Nexon bust the F2P market wide open in the West with Maple Story. But that was only the tip of the iceberg it seems, as their recently released Dungeon Fighter Online is currently sporting the most registered users (over 220 million), and the company isn't keen on resting on its laurels either. There are two more titles forthcoming from the publisher in the near future, and all three have a singular focus: fast-paced action and RPG character development at the lovely price of "free". At this year's E3 I had the pleasure of sitting in on Nexon's presentation highlighting three of their most exciting games on deck.
Dungeon Fighter Online
Of the three, this is the only title players can currently get their hands on as both Vindictus and Dragon Nest aren't quite ready to debut on North American shores. DFO is a throwback to the fighting games of old. If you can recall hours spent enjoying Battletoads, Double Dragon, Final Fight, and the like... then you likely have every reason to get excited about Dungeon Fighter if you haven't already. The game's engine sports impressively animated 2D sprites and animations with an art style that's distinctly anime as well as both serious and over-the-top in tone.
I watched and laughed as the trailer we were shown displayed a Gunner who called upon a massive robotic arm to come in and clear the screen of enemies. It literally took up 90% of the screen real estate, and reminded me of the specials in Marvel vs. Capcom 2. But aside from all the crazy action and console-esque fights, there's a wealth of class and character customization. Like in any MMORPG, you level up as you fight, gaining access to new spells and skills and combos, as well as new gear and items to equip your player with. It may not be the deepest of experiences out there for those looking for their next great time sink, but for players looking for something quick and fun to play it's hard to deny the appeal of DFO.
Known as Mabinogi Heroes in the Asian territories, Vindictus is westernized name of Nexon's incredible looking F2P Action-MMO. Using the Source Engine, Nexon has made a truly gorgeous game. The physics allow clothes to react accordingly to your character's movement, and the scenery and set pieces to crumble and fall as it should when you destroy it with a swing of your sword. As with all the titles in the presentation, the focus of Vindictus is all about action. Players won't be using hotkeys to trigger abilities, and instead will have to rely on their own skill and reflexes to make it in the world. Nexon is promising a wealth of character customization through enchantments and craftable items, and considering that too much damage can break your items, chances are you'll want to be on the lookout for the ingredients necessary to craft yourself some good equipment. Garrett had the chance to play the game on the show floor, and will be fill you in later on just how Vindictus plays.
The last game previewed at the presentation was Dragon Nest, developed by Eyedentity Games. Currently released in Korea, Nexon will be bringing the game to North America later this year or early 2011. Featuring a more cartoonish anime art style with a dark, twist Dragon Nest is also a game that prides itself on the Action-MMO moniker. The game begins with four classes. The melee of which will be up in the action using at the press of a button in a sort of hack-n-slash manner, while the ranged classes will often find themselves using an over-the-shoulder view to fire projectiles at the enemies. Nothing is handled with a highlight-targeting mechanic; it's all in real time. In addition, the game's dungeons are randomly generated much akin to titles like Diablo, and players will do most of their socializing in designated hub areas where they can trade, obtain quests, and sell gear and items. Look for more on Dragon Nest as the game enters the beta phase later this year.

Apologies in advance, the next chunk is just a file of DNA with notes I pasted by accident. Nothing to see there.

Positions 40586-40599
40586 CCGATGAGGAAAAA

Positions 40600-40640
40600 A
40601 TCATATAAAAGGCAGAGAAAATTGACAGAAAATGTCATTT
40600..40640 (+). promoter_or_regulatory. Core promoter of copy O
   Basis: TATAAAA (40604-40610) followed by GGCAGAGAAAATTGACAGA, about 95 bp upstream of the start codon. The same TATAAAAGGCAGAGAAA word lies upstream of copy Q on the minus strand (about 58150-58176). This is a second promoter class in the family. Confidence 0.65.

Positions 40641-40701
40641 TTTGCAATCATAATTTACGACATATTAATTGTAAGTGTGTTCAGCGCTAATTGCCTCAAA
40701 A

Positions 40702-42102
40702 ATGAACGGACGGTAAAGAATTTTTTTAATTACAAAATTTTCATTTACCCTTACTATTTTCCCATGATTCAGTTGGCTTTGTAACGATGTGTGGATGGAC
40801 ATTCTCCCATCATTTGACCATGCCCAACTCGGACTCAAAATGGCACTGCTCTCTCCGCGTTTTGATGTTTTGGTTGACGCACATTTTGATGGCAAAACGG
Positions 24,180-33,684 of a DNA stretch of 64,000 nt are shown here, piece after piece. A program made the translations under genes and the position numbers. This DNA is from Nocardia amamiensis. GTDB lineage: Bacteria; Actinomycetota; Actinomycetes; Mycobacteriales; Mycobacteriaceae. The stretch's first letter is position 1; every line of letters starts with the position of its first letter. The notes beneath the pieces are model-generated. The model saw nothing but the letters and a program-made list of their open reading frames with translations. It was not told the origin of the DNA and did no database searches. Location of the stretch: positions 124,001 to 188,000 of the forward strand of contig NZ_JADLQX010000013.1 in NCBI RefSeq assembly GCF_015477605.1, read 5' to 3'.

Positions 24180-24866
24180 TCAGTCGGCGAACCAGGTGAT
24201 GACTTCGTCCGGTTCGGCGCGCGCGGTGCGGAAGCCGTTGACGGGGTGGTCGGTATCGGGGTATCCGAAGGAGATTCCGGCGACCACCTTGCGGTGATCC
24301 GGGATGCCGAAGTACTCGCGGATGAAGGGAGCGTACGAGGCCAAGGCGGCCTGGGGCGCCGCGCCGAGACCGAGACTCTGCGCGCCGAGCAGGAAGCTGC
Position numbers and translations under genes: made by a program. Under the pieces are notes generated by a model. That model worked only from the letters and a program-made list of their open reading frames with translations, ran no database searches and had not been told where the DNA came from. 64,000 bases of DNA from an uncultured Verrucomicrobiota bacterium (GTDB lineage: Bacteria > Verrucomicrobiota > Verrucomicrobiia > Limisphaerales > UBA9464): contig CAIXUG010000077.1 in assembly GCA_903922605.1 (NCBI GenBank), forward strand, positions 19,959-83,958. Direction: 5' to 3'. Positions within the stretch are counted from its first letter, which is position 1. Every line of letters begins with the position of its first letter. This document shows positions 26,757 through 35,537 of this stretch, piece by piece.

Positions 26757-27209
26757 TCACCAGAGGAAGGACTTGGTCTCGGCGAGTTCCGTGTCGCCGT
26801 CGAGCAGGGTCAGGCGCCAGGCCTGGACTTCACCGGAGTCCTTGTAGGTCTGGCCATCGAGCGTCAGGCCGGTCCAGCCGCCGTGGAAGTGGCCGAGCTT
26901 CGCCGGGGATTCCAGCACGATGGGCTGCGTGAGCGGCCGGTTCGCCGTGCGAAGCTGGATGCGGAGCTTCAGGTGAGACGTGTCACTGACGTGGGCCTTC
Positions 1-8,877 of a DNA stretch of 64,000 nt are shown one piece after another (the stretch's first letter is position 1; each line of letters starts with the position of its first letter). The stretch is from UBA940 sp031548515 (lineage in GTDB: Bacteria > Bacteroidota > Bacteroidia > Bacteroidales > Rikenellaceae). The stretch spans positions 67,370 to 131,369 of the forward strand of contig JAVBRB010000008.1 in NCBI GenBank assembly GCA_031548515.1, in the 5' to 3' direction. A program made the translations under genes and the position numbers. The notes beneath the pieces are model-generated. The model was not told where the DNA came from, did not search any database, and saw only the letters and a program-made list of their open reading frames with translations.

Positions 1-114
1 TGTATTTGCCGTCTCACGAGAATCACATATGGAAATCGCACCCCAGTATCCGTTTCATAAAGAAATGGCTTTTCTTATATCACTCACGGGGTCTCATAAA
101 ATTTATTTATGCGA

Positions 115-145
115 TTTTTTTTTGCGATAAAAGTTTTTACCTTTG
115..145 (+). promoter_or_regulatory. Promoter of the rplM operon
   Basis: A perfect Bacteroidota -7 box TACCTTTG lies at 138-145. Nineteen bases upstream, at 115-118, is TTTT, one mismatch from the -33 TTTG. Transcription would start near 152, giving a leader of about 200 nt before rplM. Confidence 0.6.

The tone of Nexon's presentation this year seems to be "Action for Free". All three titles on display had a distinct focus on action-packed gameplay and titles that can be played for fifteen minutes at a time or several hours. As with all Nexon games, when you purchase points to spend in one game they'll be spendable across all their titles, and CEO Daniel Kim assured me that the item shops will focus more on optional bonuses and cosmetic items as opposed to "Pay-to-Win" items that could give players a competitive edge over others. The main thing I took away from the show was that Nexon seems to have a real commitment to quality in their titles. Both Vindictus and Dragon Nest seemed like the kind of games I'd gladly pay a box price for (though not necessarily a subscription), and players will be able to download and play all three for free without ever spending a dime. If things play out for Nexon the way they hope, players will have a hard time ignoring the F2P market in the next year or so.